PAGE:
Teams That Thrive: The 5 C’s of a Compelling Purpose

“Without a 5C purpose, a team will never reach its potential or be able to set meaningful performance goals.”

Teams That Thrive: Five Disciplines of Collaborative Church Leadership
By Ryan T. Hartwig and Warren Bird (InterVarsity Press, 2015)



Rick Warren’s bestselling book The Purpose Driven Life repeatedly asks, echoing its subtitle, “What on earth are you here for?” He challenges individuals to determine their unique calling that best utilizing their strengths and impacts the world around them.

Teams need to ask the same question: What on earth are we here for? What is it that we must do? What is it that only we, as a senior leadership team, can do for this church?

Ryan has found that great teams coalesce around a 5C purpose. The idea comes from an alliteration he developed from both church and marketplace research. Carl Larson and Frank LeFasto, luminary researchers and authors of the classic book When Teams Work Best, found that great teams held a clear and elevating purpose. Likewise, Harvard research Richard Hackman identified that the best teams pursue a compelling direction that is clear, challenging and consequential. And in faith-based contexts, the best teams don’t ask their members to check their callings at the door; rather, they enable them to pursue calling as part of the team’s work. Pulling these concepts together yields these five Cs:

*Clear. Does the team’s purpose paint a clear picture of value?
*Compelling. Do team members view the purpose as consequential? Does it address something that truly matters, drawing people into it?
*Challenging. To accomplish the purpose, is each member of the team required to contribute in a meaningful and interdependent way?
*Calling-oriented. Does accomplishing the purpose help members accomplish God’s calling on their lives and pursue their goals?
*Consistently held. Do the members of a group truly know the group’s purpose and pursue it with fervor?

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The purpose of your leadership team must be crystal clear, as everything else hinges on purpose. With that in mind, you might want to adopt clarity evangelist Will Mancini’s five characteristics of viral vision statements, also stated as “five Cs,” as you articulate your team’s purpose. A purpose statement is clear if a teenager could understand it, concise if it can be stated in one breath, compelling if people want to keep on talking about it, catalytic if it drives action of all members of the team, not just the team leader, and contextual if it specifically fits the particular church’s vision and personality.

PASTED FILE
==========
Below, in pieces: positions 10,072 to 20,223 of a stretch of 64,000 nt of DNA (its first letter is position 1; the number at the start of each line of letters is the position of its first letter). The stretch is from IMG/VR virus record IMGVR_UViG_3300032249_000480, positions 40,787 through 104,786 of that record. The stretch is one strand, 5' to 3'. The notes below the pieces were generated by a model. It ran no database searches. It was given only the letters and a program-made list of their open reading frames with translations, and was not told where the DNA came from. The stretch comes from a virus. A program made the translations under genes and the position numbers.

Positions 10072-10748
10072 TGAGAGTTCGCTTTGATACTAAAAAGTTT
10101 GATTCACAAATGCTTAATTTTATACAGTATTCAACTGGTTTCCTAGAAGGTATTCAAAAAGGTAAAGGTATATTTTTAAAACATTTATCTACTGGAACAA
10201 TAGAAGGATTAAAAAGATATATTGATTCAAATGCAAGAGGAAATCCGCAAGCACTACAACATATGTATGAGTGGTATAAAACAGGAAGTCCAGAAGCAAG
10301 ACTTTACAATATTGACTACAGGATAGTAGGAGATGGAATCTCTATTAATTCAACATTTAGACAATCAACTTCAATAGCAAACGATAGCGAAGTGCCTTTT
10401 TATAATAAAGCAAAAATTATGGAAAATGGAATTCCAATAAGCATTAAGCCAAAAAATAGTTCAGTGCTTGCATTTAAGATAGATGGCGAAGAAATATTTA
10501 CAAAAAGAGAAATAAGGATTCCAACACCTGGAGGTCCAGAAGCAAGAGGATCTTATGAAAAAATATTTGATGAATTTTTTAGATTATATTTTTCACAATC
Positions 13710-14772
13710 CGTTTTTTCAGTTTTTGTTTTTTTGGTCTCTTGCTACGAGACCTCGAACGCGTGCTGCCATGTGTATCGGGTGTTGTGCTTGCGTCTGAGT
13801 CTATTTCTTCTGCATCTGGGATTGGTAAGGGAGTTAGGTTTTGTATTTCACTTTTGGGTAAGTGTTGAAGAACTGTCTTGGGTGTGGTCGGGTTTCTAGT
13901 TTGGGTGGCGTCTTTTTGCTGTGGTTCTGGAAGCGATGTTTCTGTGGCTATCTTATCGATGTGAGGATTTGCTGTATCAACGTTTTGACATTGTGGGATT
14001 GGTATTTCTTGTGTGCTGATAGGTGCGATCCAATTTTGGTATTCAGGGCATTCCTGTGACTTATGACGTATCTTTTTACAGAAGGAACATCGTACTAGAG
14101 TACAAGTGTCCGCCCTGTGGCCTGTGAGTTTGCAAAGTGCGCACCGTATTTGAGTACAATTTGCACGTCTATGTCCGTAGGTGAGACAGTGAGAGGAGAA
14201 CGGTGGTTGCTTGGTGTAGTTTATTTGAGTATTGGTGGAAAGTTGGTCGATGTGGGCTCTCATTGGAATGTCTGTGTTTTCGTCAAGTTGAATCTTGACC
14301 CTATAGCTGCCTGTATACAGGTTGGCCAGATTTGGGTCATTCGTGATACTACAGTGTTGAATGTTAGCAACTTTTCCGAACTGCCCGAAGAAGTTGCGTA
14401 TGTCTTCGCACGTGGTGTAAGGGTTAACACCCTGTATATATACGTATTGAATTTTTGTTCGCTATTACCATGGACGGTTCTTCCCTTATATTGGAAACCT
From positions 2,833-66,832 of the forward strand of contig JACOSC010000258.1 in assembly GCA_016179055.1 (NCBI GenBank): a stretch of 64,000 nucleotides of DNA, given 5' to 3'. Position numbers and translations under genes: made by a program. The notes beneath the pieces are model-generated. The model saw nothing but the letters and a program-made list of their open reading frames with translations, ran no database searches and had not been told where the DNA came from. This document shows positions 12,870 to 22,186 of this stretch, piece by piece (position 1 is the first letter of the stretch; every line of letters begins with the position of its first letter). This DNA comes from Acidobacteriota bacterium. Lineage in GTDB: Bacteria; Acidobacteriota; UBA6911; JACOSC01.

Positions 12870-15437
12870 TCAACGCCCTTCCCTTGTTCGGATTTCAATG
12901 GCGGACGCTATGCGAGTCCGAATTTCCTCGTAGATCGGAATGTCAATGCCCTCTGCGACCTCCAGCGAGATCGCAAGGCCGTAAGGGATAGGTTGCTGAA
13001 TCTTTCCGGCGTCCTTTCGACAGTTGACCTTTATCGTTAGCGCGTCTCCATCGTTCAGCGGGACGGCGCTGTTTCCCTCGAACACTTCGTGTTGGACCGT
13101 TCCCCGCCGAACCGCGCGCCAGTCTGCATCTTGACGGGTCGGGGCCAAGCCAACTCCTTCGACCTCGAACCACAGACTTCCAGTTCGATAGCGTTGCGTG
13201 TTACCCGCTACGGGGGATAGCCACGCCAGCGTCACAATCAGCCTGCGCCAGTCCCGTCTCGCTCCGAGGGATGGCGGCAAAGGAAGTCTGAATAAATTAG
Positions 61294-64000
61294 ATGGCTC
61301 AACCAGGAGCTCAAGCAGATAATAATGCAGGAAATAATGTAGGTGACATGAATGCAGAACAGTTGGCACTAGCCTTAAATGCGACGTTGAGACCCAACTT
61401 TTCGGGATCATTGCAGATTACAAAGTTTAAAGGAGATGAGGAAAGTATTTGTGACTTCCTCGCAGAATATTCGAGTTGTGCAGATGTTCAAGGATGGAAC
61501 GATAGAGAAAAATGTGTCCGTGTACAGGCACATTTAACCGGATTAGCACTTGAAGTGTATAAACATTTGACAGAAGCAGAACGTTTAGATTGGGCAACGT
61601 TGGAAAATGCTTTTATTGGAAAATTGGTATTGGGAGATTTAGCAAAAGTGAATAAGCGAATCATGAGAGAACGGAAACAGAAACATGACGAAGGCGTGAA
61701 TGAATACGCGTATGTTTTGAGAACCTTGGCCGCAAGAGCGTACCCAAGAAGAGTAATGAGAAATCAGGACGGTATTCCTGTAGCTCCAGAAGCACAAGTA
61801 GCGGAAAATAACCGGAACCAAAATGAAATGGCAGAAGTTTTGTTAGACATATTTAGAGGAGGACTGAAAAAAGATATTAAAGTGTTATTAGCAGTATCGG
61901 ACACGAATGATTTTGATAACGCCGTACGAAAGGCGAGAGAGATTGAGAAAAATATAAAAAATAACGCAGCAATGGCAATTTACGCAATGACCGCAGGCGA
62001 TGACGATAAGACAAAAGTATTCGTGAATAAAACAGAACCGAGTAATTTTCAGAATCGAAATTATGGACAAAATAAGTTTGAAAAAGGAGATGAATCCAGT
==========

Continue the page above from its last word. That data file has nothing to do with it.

If you forget everything else, remember that all teams form around purpose, and they bond by pursuing that purpose. In fact, true teams are differentiated from mere work groups based on (1) the extent to which the collective purpose is shared among the group, (2) the level of commitment members have toward that purpose and (3) the clarity of and commitment to performance goals that drive toward the purpose. By contrast, members of work groups don’t share any overarching purpose and vary in their commitment to the group’s task and goals.

“A common, meaningful purpose sets the tone and aspiration” for any real team. Does your team have one? Without a 5C purpose, a team will never reach its potential or be able to set meaningful performance goals, which transform the broad purpose into specific and measureable performance challenges, focus the team on pursuing results, facilitate decision making and constructive conflict, and drive the development of an approach to get the work done.

Six Benefits of a 5C Purpose

A 5C purpose offers extensive benefits for your team, as the following points illustrate. A 5C purpose:

1. Narrows your team’s scope. It’s easy for senior leadership teams to equate their purpose with “leading the church.” The problem with that, however, is that nothing is excluded from that purpose. If everything is supposedly the team’s purpose, then in actuality nothing is. Teams that don’t narrow their focus end up trying to do too much, which typically results in actually accomplishing very little. These teams spend seemingly countless hours meeting, leaving little time left for accomplishing key elements of their work outside of team meetings, such as meeting with staff or volunteers, building teams, executing strategies and the like.

2. Creates space for staff or volunteers to contribute at a high level. When a leadership team takes on all leadership functions, they don’t leave any of those functions to others, ultimately disempowering others at the church. A leadership team with a too-broad purpose takes on too much, tends to overmanage and prevents others from feeling that they’re making an important contribution to the church’s mission. At one church with a leadership team that took on too much, staff pastors who were not on that senior team indicated that they couldn’t see their own fingerprints on their ministry. Combined with working long, hard hours to serve a burgeoning church, more than one of these pastors expressed thoughts of leaving to go to another church where they would have the opportunity to more meaningfully contribute.

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When a leadership team limits its role of leadership, it takes seriously Paul’s instruction in Ephesians 4:12 for pastors and teachers to “equip the saints for the work of ministry” rather than do all ministry themselves. When it doesn’t, it prevents others from doing crucial ministry work. In chapter eight on membership, we discuss how key leadership functions can be spread among a few different pastoral staff and volunteer groups.